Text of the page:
I was out on Monday night at a couple of parties, including one for "Red Hot + Rio 2," the latest offering from the AIDs fighting group Red Hot. The album features Alice Smith, John Legend, Beck, David Byrne, and countless other contemporary artists interpreting classics from the Brazilian Tropicália movement of the late sixties.
Tropicália mixed blues, rock, psychedelia, folk, jazz, bossa nova, and samba into a revolutionary stew, and the new compilation is a tasty treat. But a strange brew they were serving at the party left a more lasting impression on me: Innis & Gunn's Rum Cask Finish Oak Aged Beer has the lightest, sweetest, most complex taste of any beer I've ever had.
The beer, which is aged in oak casks that have been used to make Navy rum, was an accidental discovery on the part of its producer a few years ago. A Scottish whisky distiller, William Grant & Sons, wanted to make an ale-finished liquor, so it commissioned a leading brewer to make a beer to season the casks that would be used for the whisky. The beer was supposed to be discarded, but some thirsty employee tasted it instead, and realized that they were on to something.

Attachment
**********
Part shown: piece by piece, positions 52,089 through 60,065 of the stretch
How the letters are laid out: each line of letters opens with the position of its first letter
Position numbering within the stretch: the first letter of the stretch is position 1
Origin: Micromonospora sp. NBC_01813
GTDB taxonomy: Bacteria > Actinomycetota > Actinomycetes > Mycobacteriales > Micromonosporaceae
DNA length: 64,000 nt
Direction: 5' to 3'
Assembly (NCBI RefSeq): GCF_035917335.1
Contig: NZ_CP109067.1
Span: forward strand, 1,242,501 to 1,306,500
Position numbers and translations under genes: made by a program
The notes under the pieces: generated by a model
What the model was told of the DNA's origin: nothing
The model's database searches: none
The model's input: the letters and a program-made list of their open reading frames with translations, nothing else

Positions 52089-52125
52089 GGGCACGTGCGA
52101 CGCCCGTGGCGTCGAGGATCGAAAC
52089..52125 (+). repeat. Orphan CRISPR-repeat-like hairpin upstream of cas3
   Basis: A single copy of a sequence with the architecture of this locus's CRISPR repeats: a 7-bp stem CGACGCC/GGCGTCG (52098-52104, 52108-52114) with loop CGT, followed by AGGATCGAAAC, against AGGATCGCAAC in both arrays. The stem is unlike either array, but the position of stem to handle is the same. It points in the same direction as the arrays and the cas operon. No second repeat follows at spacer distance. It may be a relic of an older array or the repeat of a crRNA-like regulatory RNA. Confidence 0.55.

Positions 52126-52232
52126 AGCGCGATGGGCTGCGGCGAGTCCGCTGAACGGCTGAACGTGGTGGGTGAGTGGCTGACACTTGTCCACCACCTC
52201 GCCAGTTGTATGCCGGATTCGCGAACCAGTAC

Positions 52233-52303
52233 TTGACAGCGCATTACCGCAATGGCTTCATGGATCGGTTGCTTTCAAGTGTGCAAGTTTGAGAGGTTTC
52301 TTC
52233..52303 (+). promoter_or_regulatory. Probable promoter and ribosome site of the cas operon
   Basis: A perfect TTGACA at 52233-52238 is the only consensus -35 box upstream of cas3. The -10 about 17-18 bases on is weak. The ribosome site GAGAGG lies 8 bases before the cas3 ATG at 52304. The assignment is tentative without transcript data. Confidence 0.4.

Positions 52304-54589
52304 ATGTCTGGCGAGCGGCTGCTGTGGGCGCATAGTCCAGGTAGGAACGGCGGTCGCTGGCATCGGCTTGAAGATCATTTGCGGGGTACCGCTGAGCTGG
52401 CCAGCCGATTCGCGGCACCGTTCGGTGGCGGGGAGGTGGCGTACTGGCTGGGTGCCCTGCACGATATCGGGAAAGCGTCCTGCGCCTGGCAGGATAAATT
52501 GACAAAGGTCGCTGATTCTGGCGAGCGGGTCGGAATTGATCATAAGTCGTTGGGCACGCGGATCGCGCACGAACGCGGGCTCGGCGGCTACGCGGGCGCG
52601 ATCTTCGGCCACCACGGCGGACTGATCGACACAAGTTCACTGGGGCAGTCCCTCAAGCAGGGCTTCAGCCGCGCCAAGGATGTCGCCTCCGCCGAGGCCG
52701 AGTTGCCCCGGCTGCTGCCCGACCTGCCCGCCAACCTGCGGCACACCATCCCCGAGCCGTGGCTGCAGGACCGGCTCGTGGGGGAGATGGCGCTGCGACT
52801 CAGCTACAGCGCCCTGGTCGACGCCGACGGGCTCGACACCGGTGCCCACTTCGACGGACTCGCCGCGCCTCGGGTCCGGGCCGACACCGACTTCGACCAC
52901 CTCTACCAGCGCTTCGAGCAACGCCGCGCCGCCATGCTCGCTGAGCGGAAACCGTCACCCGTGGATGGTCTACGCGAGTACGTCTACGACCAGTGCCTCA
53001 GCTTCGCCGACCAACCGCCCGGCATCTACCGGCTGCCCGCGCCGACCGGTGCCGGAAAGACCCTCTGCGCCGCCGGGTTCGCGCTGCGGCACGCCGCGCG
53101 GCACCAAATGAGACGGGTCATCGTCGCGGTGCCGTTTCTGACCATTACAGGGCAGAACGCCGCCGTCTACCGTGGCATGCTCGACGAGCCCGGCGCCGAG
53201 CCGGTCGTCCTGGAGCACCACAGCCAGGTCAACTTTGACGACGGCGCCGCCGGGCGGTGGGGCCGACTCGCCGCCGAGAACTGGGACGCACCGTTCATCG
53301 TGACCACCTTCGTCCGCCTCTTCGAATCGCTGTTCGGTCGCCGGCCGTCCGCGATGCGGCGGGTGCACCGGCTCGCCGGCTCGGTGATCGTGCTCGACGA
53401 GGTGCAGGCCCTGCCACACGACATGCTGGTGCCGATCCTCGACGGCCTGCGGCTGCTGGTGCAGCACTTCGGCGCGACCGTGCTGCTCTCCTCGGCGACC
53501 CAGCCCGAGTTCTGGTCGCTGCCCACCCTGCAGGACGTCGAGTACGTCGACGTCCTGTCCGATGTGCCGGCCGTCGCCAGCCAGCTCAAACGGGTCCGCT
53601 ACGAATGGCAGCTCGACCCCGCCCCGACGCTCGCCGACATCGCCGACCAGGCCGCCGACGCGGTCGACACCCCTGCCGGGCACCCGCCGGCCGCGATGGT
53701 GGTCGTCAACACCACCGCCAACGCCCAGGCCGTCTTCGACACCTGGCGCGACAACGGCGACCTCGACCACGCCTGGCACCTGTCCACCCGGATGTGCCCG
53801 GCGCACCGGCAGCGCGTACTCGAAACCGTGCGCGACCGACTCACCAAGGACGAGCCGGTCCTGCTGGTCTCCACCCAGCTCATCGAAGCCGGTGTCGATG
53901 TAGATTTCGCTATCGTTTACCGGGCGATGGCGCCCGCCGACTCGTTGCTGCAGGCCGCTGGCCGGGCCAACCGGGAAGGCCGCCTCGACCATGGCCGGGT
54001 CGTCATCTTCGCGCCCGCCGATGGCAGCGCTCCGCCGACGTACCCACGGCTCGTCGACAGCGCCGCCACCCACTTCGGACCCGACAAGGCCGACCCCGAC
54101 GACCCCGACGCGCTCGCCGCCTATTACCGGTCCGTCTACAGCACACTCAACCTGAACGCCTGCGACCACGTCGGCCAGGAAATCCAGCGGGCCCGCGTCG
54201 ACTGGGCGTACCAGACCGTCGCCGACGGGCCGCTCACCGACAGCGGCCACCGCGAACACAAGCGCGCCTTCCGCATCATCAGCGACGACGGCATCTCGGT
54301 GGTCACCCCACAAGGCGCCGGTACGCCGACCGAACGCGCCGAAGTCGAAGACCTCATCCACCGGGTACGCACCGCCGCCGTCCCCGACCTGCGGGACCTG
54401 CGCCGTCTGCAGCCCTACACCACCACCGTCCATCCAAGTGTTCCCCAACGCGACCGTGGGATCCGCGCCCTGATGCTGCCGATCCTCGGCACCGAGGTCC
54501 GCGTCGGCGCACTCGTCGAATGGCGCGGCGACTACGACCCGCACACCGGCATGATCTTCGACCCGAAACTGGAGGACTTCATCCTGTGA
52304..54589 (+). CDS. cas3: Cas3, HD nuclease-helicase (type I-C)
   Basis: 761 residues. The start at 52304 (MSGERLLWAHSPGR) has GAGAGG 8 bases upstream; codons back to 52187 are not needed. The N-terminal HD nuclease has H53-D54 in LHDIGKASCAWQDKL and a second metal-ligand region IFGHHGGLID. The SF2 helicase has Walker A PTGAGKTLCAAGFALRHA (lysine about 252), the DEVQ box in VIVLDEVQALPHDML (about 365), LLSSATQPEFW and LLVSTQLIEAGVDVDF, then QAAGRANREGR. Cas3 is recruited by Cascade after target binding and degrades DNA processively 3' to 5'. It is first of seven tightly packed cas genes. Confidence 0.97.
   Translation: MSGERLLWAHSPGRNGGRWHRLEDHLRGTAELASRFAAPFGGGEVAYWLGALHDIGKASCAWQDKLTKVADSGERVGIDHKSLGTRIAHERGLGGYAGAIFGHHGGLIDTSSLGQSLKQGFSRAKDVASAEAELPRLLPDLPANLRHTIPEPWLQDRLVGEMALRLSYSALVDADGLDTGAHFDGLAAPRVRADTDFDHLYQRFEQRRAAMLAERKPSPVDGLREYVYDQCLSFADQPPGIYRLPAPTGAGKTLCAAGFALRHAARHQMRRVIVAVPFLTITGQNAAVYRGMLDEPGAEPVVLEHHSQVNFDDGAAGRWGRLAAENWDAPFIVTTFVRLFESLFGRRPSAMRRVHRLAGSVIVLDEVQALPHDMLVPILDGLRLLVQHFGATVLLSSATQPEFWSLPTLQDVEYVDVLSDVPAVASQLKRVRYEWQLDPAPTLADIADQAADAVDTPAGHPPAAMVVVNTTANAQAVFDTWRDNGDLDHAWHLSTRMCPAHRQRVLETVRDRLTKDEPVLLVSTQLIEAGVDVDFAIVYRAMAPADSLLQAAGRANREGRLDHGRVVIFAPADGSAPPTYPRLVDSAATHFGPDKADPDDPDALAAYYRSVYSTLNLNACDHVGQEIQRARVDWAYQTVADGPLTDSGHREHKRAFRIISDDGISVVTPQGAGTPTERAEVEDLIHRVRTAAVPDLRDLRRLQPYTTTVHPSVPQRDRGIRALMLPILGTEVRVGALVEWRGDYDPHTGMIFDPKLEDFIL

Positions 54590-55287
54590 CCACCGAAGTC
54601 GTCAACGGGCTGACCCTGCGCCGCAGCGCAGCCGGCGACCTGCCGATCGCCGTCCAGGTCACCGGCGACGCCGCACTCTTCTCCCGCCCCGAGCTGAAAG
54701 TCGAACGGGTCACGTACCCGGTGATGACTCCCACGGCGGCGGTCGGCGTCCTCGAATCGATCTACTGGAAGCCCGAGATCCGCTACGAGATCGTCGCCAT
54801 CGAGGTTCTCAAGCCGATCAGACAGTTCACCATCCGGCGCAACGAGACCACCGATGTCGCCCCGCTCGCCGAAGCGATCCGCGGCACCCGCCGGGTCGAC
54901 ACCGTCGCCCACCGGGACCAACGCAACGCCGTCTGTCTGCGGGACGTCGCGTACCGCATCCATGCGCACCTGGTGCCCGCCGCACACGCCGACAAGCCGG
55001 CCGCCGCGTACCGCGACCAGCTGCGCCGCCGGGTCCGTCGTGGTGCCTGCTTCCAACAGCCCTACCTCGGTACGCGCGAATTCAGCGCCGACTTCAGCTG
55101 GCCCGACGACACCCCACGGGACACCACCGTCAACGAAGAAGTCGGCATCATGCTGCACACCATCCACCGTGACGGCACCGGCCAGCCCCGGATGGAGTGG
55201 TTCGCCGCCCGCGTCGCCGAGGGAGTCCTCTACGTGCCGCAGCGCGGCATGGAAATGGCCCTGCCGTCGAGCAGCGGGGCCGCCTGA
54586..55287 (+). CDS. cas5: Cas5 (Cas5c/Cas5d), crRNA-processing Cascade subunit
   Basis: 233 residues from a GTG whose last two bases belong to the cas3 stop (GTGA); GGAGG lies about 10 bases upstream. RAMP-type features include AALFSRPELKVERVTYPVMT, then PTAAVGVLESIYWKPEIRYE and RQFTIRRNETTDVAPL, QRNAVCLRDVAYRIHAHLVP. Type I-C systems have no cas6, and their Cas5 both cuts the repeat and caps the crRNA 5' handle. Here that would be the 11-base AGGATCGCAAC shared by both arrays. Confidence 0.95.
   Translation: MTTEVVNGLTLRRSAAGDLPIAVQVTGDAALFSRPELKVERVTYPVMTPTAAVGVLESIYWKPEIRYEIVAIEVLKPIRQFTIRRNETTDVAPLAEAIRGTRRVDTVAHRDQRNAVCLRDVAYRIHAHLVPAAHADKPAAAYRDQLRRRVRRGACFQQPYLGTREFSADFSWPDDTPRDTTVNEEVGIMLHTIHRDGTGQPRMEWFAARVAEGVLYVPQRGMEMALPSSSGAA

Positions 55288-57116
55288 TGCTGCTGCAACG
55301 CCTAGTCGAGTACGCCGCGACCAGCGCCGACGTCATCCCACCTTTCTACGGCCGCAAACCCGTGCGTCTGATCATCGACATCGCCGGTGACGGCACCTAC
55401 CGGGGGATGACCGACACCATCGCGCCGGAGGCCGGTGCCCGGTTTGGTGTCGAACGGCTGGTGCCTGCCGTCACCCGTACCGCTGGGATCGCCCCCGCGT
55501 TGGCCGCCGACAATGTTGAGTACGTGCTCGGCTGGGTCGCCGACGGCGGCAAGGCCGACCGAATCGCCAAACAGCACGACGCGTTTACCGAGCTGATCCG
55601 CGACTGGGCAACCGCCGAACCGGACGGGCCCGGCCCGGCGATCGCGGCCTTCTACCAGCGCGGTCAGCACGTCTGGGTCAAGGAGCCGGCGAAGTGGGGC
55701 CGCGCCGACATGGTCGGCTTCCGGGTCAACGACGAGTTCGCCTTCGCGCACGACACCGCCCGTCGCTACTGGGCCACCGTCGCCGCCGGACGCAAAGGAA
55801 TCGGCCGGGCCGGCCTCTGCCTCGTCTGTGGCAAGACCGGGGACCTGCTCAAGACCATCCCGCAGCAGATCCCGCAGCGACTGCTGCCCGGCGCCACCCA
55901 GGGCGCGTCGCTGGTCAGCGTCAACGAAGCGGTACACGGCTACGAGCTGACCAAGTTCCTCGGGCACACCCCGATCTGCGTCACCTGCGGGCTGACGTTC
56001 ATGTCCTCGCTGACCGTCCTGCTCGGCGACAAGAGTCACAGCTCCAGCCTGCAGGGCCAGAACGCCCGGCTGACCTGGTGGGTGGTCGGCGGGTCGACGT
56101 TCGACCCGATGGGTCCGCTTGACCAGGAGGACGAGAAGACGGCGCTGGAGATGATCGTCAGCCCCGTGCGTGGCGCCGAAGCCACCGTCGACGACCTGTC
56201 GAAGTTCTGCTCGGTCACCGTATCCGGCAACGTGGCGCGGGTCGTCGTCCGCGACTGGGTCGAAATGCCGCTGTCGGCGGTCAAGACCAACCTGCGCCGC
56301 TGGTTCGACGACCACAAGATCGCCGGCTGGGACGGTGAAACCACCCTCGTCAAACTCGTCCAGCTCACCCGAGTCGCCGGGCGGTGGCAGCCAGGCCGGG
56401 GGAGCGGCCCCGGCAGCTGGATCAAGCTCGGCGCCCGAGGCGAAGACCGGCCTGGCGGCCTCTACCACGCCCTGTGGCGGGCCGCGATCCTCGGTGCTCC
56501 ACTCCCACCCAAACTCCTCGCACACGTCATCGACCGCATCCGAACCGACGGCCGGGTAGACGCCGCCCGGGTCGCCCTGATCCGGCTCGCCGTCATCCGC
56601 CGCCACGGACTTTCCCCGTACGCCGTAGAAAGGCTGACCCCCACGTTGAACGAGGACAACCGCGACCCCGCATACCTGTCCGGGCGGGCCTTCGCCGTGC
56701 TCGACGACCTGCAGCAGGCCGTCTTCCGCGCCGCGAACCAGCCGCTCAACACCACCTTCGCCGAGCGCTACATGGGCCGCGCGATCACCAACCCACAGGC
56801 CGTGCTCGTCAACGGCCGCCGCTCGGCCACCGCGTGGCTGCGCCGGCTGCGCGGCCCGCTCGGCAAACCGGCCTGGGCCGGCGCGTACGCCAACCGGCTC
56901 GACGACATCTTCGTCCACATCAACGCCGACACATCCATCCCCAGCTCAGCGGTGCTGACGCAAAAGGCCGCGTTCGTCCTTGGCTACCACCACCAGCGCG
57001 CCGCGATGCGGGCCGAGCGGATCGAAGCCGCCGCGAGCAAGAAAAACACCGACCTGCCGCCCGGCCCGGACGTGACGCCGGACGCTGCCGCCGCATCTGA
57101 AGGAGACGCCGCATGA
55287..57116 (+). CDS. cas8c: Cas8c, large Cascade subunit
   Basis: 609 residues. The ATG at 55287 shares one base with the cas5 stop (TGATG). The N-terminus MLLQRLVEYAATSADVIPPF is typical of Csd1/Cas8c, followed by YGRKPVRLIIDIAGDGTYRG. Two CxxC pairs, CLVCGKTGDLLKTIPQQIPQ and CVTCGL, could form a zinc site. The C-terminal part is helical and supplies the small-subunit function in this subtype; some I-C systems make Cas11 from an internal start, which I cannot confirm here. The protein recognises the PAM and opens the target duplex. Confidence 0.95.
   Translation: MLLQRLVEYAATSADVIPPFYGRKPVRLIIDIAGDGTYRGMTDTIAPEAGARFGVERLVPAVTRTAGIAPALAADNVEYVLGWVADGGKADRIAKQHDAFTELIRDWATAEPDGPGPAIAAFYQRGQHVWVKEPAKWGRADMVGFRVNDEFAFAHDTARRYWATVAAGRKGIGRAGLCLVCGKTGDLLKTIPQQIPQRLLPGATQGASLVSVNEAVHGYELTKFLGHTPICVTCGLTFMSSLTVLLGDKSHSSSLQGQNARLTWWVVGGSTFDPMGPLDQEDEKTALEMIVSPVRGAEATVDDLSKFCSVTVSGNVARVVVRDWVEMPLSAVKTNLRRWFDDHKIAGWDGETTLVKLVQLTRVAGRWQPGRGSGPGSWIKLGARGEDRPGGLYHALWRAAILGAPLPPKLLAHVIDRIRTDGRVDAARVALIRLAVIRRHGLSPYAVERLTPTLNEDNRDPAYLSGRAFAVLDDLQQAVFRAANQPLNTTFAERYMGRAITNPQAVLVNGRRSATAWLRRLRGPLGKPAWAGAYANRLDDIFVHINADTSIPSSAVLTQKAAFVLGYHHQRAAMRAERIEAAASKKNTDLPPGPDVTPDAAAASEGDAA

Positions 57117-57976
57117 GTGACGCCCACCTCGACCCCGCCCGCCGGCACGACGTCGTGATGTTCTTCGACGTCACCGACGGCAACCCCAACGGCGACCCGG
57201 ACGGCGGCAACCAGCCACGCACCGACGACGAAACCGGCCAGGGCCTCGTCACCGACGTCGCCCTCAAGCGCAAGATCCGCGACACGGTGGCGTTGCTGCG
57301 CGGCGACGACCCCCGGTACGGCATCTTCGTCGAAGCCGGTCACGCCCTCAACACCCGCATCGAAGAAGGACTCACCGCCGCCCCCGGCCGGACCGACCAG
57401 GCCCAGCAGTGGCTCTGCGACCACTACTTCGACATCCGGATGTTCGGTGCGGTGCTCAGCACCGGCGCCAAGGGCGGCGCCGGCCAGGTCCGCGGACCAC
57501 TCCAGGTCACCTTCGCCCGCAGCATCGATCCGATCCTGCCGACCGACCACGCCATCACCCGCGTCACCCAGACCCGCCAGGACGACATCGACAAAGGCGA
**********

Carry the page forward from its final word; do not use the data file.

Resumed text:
The amber brew is delicate and sophisticated, with hints of vanilla and, of course, oak. There's no trace of bitterness at all. The brewer’s website suggests pairing it with food, like a fine wine, but I disagree.
I was so enthusiastic about the beer that I bought some last night at Bierkraft, and had it with my quick chicken curry. The food overwhelmed the beer, though, and rendered its delicate flavor closer to water than anything as delightful as I had downed the night before. Next time, I'm having it strictly as an aperitif. It deserves a moment of its own.